Ola Electric has created a huge amount of anticipation around its first-ever offering for the Indian two-wheeler market, the S1 electric scooter. The S1 is available in two versions – the standard S1 and S1 Pro, both of which have generated immense demand, thus causing a backlog of bookings.
Ola is yet to deliver fully on its promises, with the delay and slow pace of production causing further headaches for the buyers. However, there is a piece of information, which can come across as both good or bad for the customers waiting for the base version of the scooter, the Ola S1.
Ola will upgrade the scooters of S1 buyers
Ola Electric has decided to upgrade the base version of the Ola S1 electric scooter with the hardware of the S1 Pro, which includes a bigger 3.97 kWh battery pack in place of 2.98 kWh as promised earlier. This upgrade is being offered free of cost, as some insiders claim that it is a welcoming move for those people who are waiting for the base S1 for a long time.
However, there’s a catch to the whole story. While Ola is giving a bigger battery at the same cost of Rs 99,999, it will continue to offer the same performance and range obtained from the smaller 2.98 kWh. If you want to utilize the full potential of the bigger 3.97 kWh battery pack and have access to other premium features included in the hardware like higher top speed, higher charging rate, ‘Hyper’ riding mode, cruise control, hill hold assist, and more, you will have to pay a hefty premium of Rs 30,000.
This premium will bring in a software upgrade pack, which will unlock the full potential of the upgraded hardware. However, with this premium, the Ola S1 will cost the same as the Ola S1 Pro, which currently retails at Rs 1,29,999.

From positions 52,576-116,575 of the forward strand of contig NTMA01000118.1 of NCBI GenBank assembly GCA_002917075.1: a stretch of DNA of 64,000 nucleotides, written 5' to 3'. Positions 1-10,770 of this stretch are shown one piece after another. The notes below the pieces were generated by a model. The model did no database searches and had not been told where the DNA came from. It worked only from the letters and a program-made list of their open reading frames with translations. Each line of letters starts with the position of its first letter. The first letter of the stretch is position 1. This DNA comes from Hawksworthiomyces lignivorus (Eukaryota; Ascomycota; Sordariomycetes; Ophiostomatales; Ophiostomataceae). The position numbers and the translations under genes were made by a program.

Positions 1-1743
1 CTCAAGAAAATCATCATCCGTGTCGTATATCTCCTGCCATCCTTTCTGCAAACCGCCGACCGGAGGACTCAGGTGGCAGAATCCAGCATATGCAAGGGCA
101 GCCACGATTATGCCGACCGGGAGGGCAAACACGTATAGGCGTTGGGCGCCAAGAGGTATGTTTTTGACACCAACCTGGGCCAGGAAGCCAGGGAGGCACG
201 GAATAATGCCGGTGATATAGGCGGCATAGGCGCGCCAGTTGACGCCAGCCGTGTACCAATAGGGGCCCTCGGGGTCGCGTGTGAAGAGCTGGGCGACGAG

The good and the bad
Let’s start with the good bits first. The buyers of the base version of the Ola S1 will get a bigger battery pack at the price of the base S1. Depending on whether the buyer wants to upgrade to better performance and access to more features as and when required, he is free to choose the upgrade, without selling off the S1 and getting a new S1 Pro.
However, if the buyer is not willing to pay the extra premium, he will have to live with the bigger battery pack offering the performance of the smaller 2.98 kWh battery pack. The added weight of the bigger battery pack without any boost in performance in its original spec will harm the performance of the base S1. It means that the overall performance, top speed, and maximum riding range of the base S1 are surely going to take a hit.
Considering that there have been many buyers who were attracted by the lower price point and decent features, this might come as a disappointment. Ola Electric is already under scrutiny for mismanagement in its production planning, which has already caused a lot of delays, and below-average fit and finish quality in the scooters of the first lot of deliveries. Now only time will tell that how much worth will the Ola S1 prove in the real world, rather than being a superstar just on paper.